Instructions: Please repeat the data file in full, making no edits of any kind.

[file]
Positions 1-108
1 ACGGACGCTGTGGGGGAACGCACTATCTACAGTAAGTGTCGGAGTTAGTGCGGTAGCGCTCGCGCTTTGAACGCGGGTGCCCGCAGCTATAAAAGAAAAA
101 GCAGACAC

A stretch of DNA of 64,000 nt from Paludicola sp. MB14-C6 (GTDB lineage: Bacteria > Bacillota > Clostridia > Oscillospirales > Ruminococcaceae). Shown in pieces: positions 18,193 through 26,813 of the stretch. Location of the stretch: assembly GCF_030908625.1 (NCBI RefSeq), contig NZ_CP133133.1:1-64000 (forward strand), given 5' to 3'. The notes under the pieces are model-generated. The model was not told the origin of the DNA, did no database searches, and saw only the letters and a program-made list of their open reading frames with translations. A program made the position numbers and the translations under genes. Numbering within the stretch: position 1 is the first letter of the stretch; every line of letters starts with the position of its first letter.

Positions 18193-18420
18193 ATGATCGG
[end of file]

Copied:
Positions 1-108
1 ACGGACGCTGTGGGGGAACGCACTATCTACAGTAAGTGTCGGAGTTAGTGCGGTAGCGCTCGCGCTTTGAACGCGGGTGCCCGCAGCTATAAAAGAAAAA
101 GCAGACAC

A stretch of DNA of 64,000 nt from Paludicola sp. MB14-C6 (GTDB lineage: Bacteria > Bacillota > Clostridia > Oscillospirales > Ruminococcaceae). Shown in pieces: positions 18,193 through 26,813 of the stretch. Location of the stretch: assembly GCF_030908625.1 (NCBI RefSeq), contig NZ_CP133133.1:1-64000 (forward strand), given 5' to 3'. The notes under the pieces are model-generated. The model was not told the origin of the DNA, did no database searches, and saw only the letters and a program-made list of their open reading frames with translations. A program made the position numbers and the translations under genes. Numbering within the stretch: position 1 is the first letter of the stretch; every line of letters starts with the position of its first letter.

Positions 18193-18420
18193 ATGATCGG